Of course, there is Syria:
Regarding the Syrian issue, the Russian president responded to Bandar, saying, “Our stance on Assad will never change. We believe that the Syrian regime is the best speaker on behalf of the Syrian people, and not those liver eaters. During the Geneva I Conference, we agreed with the Americans on a package of understandings, and they agreed that the Syrian regime will be part of any settlement. Later on, they decided to renege on Geneva I. In all meetings of Russian and American experts, we reiterated our position. In his upcoming meeting with his American counterpart John Kerry, Russian Foreign Minister Sergey Lavrov will stress the importance of making every possible effort to rapidly reach a political settlement to the Syrian crisis so as to prevent further bloodshed.”
Alas, that has failed.
So what are some of the stunning disclosures by the Saudis? First this:
Bandar told Putin, “There are many common values ??and goals that bring us together, most notably the fight against terrorism and extremism all over the world. Russia, the US, the EU and the Saudis agree on promoting and consolidating international peace and security. The terrorist threat is growing in light of the phenomena spawned by the Arab Spring. We have lost some regimes. And what we got in return were terrorist experiences, as evidenced by the experience of the Muslim Brotherhood in Egypt and the extremist groups in Libya. ... As an example, I can give you a guarantee to protect the Winter Olympics in the city of Sochi on the Black Sea next year. The Chechen groups that threaten the security of the games are controlled by us, and they will not move in the Syrian territory’s direction without coordinating with us. These groups do not scare us. We use them in the face of the Syrian regime but they will have no role or influence in Syria’s political future.”
It is good of the Saudis to admit they control a terrorist organization that "threatens the security" of the Sochi 2014 Olympic games, and that house of Saud uses "in the face of the Syrian regime." Perhaps the next time there is a bombing in Boston by some Chechen-related terrorists, someone can inquire Saudi Arabia what, if anything, they knew about that.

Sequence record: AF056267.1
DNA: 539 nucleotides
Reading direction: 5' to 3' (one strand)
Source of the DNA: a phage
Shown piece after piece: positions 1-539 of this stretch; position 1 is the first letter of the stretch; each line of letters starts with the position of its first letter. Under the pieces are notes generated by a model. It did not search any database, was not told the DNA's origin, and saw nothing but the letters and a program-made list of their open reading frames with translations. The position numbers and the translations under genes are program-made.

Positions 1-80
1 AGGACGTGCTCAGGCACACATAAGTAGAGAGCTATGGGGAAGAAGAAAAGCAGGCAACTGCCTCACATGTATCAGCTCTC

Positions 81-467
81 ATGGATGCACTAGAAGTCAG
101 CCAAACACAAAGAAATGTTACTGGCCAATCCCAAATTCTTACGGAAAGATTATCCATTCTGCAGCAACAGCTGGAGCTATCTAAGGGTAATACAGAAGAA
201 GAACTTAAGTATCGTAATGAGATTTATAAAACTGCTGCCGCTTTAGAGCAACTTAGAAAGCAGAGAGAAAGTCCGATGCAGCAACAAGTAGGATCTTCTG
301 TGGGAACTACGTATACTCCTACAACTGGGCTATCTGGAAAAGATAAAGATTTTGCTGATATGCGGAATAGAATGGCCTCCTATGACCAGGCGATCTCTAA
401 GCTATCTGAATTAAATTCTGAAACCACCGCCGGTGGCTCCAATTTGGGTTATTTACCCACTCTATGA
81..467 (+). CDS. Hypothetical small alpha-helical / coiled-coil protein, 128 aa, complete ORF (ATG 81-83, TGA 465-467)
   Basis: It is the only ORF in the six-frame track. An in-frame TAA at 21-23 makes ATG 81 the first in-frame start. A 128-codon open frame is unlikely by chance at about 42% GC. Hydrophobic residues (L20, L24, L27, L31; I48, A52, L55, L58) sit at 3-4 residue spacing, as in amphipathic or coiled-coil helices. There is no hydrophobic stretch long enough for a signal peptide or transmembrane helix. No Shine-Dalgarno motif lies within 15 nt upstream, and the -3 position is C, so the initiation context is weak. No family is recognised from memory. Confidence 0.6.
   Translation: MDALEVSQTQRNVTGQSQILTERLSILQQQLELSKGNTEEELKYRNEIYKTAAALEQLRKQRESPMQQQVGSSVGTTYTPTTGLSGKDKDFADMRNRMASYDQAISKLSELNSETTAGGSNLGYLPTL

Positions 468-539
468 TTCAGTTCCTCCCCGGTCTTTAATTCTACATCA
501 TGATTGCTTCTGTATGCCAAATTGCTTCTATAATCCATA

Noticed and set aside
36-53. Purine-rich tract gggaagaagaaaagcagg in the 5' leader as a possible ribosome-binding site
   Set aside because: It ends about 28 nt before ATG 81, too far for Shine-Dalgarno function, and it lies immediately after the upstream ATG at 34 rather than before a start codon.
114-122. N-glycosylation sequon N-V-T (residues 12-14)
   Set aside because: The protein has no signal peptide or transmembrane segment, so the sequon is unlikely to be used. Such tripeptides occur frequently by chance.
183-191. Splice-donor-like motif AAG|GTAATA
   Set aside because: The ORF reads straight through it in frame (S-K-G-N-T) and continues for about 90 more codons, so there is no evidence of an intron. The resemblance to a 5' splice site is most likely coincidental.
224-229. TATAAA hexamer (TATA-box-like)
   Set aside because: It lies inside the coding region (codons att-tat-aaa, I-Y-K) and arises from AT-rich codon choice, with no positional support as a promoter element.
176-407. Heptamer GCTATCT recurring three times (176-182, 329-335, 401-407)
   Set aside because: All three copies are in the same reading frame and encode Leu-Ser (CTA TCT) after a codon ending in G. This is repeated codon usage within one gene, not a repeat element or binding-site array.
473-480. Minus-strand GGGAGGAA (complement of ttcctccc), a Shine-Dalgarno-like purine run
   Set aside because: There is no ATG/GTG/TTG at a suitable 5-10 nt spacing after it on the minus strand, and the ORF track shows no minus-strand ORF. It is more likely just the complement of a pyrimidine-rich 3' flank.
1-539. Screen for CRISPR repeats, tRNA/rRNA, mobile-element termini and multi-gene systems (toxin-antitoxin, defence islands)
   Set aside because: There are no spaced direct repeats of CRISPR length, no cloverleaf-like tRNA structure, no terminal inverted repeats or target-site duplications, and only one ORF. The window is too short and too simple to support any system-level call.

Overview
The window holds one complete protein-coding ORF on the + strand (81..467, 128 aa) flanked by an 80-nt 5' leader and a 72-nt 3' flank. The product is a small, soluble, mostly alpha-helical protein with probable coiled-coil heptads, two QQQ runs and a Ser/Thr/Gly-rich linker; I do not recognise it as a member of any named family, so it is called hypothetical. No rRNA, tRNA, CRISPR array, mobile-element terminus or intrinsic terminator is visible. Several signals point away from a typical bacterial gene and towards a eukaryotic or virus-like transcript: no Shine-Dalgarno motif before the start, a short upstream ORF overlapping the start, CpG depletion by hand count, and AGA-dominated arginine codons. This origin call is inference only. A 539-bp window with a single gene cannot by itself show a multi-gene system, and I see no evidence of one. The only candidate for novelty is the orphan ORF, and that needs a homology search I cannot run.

But the piece de resistance is what happened at the end of the dialogue between the two leaders. It was, in not so many words, a threat by Saudi Arabia aimed squarely at Russia:
As soon as Putin finished his speech, Prince Bandar warned that in light of the course of the talks, things were likely to intensify, especially in the Syrian arena, although he appreciated the Russians’ understanding of Saudi Arabia’s position on Egypt and their readiness to support the Egyptian army despite their fears for Egypt's future.
The head of the Saudi intelligence services said that the dispute over the approach to the Syrian issue leads to the conclusion that “there is no escape from the military option, because it is the only currently available choice given that the political settlement ended in stalemate. We believe that the Geneva II Conference will be very difficult in light of this raging situation.”
At the end of the meeting, the Russian and Saudi sides agreed to continue talks, provided that the current meeting remained under wraps. This was before one of the two sides leaked it via the Russian press.
Since we know all about this, it means no more talks, an implicit warning that the Chechens operating in proximity to Sochi may just become a loose cannon (with Saudi's blessing of course), and that about a month ago "there is no escape from the military option, because it is the only currently available choice given that the political settlement ended in stalemate." Four weeks later, we are on the edge of all out war, which may involve not only the US and Europe, but most certainly Saudi Arabia and Russia which automatically means China as well. Or, as some may call it, the world.
And all of it as preordained by a Saudi prince, and all in the name of perpetuating the hegemony of the petrodollar.
P.S. Russia and Saudi Arabia account for 25% of global oil production.